By its nomenclature alone, newly created Ministry of Humanitarian Affairs, Disaster Management and Social Development should be appealing to almost every Nigerian. Who doesn’t need one form of humanitarian assistance or the other these days? At least 75% of the country’s population does. And they’re not just those displaced by insurgency and natural disasters; they include the poor, the destitute, and the physically and mentally challenged. The unemployed would certainly cherish social development, as would everyone else that desires a higher standard of living. Almost every Nigerian is threatened by social disorders such as illiteracy, ignorance, armed robbery, drug addiction, kidnapping and terrorism – these are the usual causes of man-made humanitarian crises.

I have no difficulty, then, in describing the new creation as a catchall ministry. There is no other ministry or agency of the government whose duties the catchall ministry would not encroach upon. In fact, government as a whole exists to provide humanitarian assistance and social development for the people. The famous chapter II of the 1999 Constitution (as amended) – Fundamental Objectives and Directive Principles of State Policy – states clearly in section 14 (b) that “the security and welfare of the people shall be the primary purpose of government”.

If I regarded the pioneer minister of humanitarian affairs, disaster management and social development, Hajiya Sadiya Umar Farouq, as a prime minister, I won’t be far off the mark. Upon her head now rests most of the country’s burden. Is she equal to the challenge? She was a federal commissioner at the National Commission for Refugees, Migrants and Internally Displaced Persons (NCFRMI) before this appointment. But I hope someone won’t try to make her the fall guy (or fall gal)! The federal government’s annual budget, N9—10trillion, won’t be enough for the new ministry alone, if it attempted to find genuine solutions to the country’s intractable humanitarian and development challenges.

Perhaps I’m jumping the gun, since the mandate of the ministry has not been made public. But its supposed responsibilities have been betrayed by its name. For it to collaborate with some existing agencies, the laws setting them up – agencies like the National Emergency Management Agency (NEMA), the Ecological Fund, the NCFRMI, and possibly the Social Investment Programmes – will need to be reviewed to reflect their supervising ministry. How fast would the 9th National Assembly do this? Will it take them a few weeks or months to enact the enabling legislations?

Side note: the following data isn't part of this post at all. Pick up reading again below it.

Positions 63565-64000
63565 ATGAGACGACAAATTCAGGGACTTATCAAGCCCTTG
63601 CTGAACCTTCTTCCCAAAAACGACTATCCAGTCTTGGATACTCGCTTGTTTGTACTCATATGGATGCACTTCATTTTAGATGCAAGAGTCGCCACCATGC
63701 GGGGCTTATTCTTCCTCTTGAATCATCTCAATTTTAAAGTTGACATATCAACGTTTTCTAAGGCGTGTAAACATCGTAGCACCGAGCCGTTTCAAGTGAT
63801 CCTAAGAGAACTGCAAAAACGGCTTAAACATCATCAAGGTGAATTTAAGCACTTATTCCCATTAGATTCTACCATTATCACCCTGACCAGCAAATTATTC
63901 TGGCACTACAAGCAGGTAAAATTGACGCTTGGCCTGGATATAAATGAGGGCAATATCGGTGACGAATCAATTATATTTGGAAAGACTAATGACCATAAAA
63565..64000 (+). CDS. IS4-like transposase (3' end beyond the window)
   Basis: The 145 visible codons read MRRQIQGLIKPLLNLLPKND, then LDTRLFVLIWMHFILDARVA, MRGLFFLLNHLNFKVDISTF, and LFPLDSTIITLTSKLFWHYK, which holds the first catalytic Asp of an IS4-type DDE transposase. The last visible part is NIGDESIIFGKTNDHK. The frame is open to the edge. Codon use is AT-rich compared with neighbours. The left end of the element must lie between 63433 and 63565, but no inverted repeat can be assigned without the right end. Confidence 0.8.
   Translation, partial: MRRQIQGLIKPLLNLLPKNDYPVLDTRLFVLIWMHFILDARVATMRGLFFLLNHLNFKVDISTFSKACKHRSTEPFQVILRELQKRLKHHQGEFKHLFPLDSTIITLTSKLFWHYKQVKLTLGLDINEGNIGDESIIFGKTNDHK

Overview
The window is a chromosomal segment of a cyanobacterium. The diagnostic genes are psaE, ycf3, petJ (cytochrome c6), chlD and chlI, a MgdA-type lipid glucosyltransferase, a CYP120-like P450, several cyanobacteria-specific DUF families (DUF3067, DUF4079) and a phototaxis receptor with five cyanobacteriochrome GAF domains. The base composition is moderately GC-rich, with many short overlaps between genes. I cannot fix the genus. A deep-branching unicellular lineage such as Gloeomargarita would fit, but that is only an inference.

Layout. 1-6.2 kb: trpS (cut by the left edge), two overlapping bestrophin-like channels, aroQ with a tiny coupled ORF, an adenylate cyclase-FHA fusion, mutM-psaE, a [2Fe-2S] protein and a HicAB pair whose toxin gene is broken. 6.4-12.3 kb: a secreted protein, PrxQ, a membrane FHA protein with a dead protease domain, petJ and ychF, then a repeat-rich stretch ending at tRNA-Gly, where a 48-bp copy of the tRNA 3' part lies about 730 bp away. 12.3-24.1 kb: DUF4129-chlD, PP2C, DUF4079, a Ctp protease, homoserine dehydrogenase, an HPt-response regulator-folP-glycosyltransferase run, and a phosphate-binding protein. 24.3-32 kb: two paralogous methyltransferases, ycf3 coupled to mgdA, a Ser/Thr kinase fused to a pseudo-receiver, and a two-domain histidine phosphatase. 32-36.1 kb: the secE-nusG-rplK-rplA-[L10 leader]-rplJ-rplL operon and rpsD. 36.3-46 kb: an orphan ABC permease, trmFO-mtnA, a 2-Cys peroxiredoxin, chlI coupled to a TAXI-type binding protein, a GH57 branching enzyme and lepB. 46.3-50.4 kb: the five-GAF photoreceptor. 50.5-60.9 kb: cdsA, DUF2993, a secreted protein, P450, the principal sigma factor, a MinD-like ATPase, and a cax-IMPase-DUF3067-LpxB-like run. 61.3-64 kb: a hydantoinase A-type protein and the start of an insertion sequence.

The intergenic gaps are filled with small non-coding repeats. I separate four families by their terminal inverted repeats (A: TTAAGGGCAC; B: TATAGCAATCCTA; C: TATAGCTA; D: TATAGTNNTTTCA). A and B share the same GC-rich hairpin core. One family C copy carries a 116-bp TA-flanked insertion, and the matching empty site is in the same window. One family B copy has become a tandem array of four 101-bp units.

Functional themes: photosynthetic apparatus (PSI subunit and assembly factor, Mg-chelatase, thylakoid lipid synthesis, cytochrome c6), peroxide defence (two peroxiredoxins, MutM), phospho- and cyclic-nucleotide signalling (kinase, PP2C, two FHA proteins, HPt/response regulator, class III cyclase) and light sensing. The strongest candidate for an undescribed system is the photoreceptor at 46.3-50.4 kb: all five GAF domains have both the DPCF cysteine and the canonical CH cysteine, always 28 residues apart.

As I’ve stated, however, it’s an important ministry that deserves to be given attention. I’m told that South Sudan, China, Niger and Rwanda have similar ministries. Nigeria now faces even more humanitarian and development challenges than these other nations. Nevertheless, we’ve been lucky. In this part of the world, disasters like cyclones, hurricanes, landslides, tsunamis, earthquakes and tremors are non-existent. Until recently, stories of the damage done by terrorism, disease epidemics, drought, wildfires and flooding were associated only with foreign lands. Erosion problems that afflict mostly southeast states and flooding in coastal areas are insignificant in comparison.

If I were Minister Farouq, I would engage the several U. N. agencies and other international NGOs such as the Red Cross and Red Crescent. I would engage the local NGOs to help in preventing disasters by giving me timely and accurate information, for prevention is still better than cure. What plans, for instance, have been made to curtail the disasters that the last rains of the year will certainly generate? In just a few weeks, we’re likely to start hearing that thousands have been forced from their homes in Lokoja. About this time last year, those of us that drove past the confluence town were stupefied by horrible sights: houses submerged, streets abandoned, and canoes plying former residential areas. Each year for the past decade, coastal towns or towns bordering the two great rivers Niger and Benue have faced disasters at this time. I remember reading about lofty plans to dredge the river at Baro, Onitsha and Lokoja. There was talk of constructing more dams to swallow excess water. To date, nothing concrete has been done; we’re waiting for the next catastrophe.